The state of Google
Google started out as two grad students in a garage with an algorithm and a dream. Their idealistic, “don’t be evil” strapline — not quite the same as “do the right thing” — underscored a corporate moralism akin to ideology. Google wouldn’t just be another mainframe money-grubbing machine accumulating power without responsibility. They would avoid predatory capitalism and occasionally act for the common weal. Google has become a multifaceted corporation and somewhere down the line, it transitioned from a company into an information state.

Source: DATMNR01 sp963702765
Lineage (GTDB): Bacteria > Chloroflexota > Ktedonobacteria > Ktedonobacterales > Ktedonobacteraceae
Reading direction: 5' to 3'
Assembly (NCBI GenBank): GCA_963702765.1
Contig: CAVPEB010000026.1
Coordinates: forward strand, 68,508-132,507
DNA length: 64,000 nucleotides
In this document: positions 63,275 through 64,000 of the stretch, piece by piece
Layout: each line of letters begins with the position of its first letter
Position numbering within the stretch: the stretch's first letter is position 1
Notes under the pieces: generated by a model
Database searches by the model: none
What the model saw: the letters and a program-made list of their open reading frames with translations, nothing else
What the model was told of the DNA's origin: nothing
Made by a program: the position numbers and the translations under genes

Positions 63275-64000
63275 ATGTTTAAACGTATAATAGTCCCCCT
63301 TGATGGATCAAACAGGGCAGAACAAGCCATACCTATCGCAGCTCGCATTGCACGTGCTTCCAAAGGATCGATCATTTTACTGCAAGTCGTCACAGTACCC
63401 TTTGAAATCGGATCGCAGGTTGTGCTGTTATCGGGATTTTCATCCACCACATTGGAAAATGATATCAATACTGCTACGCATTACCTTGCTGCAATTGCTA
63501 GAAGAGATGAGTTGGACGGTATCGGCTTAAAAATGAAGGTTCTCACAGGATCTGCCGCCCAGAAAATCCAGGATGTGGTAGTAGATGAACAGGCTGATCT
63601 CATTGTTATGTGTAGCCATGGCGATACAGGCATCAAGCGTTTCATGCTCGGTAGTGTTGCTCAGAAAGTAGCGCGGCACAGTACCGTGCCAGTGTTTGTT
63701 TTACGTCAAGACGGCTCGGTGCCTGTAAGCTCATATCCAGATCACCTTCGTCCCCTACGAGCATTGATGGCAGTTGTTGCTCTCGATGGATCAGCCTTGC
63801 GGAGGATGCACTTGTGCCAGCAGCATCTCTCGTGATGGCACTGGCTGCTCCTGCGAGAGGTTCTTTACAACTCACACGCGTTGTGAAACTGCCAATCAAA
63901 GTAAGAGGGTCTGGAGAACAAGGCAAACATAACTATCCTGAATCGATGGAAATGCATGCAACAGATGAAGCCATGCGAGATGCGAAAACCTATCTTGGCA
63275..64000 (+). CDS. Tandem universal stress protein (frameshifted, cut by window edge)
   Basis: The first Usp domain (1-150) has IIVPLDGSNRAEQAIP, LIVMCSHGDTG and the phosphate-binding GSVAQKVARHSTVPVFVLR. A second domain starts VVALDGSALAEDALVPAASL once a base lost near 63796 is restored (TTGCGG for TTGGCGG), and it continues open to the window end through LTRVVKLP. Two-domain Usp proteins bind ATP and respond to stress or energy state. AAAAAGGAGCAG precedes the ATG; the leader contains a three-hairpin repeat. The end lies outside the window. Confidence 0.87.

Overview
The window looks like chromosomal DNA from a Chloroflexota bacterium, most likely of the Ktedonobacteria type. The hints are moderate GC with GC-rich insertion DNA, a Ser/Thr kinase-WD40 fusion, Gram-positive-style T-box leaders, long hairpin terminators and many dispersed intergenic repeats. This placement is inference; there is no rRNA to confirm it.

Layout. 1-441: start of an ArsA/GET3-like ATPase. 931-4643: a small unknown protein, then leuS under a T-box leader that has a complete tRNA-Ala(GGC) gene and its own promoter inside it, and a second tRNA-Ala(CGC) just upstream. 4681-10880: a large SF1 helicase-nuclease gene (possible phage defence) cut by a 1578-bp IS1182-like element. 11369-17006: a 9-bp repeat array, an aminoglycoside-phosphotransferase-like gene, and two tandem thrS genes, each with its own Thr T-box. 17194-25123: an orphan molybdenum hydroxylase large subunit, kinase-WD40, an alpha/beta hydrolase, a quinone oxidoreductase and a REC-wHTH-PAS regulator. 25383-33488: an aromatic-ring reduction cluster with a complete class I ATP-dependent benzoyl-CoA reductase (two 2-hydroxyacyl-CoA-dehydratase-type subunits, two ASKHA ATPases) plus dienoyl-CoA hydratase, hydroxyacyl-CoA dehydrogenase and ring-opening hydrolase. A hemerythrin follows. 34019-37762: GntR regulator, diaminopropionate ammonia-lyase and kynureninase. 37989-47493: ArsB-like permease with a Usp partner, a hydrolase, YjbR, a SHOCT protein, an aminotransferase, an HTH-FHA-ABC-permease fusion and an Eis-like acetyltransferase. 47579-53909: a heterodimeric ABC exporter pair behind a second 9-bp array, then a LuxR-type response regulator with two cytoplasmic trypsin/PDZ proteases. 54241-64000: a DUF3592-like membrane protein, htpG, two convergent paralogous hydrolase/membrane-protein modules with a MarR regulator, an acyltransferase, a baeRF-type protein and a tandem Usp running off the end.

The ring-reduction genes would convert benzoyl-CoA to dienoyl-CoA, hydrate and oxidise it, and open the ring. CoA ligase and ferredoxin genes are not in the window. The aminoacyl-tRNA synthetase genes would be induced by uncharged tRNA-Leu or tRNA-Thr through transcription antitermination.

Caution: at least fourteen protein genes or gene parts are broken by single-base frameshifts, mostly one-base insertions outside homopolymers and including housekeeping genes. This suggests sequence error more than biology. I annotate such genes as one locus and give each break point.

By 2006, Google had hung out its corporate shingle in China, a place of vast economic promise; also the place where techno-utopians go to die. When China isn’t busy strip-mining Western technology, it is even busier stacking the deck in favour of the local competition. That Google didn’t realise this going in is shocking. And that Google actually thought technology, specifically its technology, would somehow benefit democratic development in China is even more shocking. There has never been a quantifiable causal nexus between economic and political development in the PRC. And technology is not an instrument of enlightenment in that country. It’s an organ of control.
A series of high-level hires from the Council on Foreign Relations, Harvard and the US state
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